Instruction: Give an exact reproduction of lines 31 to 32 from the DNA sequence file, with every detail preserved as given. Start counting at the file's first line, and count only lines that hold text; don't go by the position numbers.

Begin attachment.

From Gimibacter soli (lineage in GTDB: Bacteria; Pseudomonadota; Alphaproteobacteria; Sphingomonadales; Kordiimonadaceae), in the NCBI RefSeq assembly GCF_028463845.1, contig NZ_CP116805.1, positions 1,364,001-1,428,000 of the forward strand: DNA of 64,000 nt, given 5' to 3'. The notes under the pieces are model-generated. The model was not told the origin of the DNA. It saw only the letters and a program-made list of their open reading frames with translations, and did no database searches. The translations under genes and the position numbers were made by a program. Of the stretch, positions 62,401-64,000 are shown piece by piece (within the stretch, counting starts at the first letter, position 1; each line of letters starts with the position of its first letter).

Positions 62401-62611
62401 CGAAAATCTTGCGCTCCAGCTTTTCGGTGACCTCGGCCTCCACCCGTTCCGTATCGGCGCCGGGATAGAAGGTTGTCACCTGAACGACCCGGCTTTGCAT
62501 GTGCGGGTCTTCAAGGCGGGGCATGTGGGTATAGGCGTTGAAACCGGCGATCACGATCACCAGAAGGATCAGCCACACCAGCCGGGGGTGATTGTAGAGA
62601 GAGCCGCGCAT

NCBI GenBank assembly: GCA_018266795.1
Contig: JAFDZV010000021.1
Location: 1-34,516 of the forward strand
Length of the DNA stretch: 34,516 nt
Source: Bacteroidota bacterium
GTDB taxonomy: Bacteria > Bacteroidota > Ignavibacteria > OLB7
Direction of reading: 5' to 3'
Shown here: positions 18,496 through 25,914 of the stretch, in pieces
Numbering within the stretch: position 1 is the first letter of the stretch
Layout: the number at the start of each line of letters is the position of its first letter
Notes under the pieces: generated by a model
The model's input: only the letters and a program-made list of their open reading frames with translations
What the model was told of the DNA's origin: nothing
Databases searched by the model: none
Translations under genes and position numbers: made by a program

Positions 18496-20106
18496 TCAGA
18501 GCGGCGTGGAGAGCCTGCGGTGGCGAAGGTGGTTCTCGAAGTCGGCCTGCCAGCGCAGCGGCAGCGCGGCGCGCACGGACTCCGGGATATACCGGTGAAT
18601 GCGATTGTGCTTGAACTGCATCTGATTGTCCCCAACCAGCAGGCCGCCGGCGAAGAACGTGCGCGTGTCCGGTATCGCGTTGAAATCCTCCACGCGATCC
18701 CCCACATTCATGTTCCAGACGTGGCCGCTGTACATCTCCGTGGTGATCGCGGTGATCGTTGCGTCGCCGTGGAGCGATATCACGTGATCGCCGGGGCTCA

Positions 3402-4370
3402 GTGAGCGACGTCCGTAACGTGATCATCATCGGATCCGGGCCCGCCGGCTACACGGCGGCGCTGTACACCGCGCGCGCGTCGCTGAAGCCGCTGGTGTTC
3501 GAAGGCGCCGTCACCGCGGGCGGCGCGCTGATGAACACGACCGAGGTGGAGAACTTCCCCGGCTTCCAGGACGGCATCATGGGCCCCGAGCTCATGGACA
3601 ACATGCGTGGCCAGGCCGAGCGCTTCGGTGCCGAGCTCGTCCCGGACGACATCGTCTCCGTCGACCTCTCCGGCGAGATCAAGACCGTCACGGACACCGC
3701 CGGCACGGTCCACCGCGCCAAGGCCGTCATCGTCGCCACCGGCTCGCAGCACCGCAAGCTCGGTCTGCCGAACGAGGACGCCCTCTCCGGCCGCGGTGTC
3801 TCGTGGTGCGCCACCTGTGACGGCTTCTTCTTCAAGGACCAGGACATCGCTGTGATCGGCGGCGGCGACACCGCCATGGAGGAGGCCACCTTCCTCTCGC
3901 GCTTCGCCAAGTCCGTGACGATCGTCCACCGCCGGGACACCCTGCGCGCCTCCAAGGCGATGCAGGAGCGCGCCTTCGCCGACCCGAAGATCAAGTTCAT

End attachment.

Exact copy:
3801 TCGTGGTGCGCCACCTGTGACGGCTTCTTCTTCAAGGACCAGGACATCGCTGTGATCGGCGGCGGCGACACCGCCATGGAGGAGGCCACCTTCCTCTCGC
3901 GCTTCGCCAAGTCCGTGACGATCGTCCACCGCCGGGACACCCTGCGCGCCTCCAAGGCGATGCAGGAGCGCGCCTTCGCCGACCCGAAGATCAAGTTCAT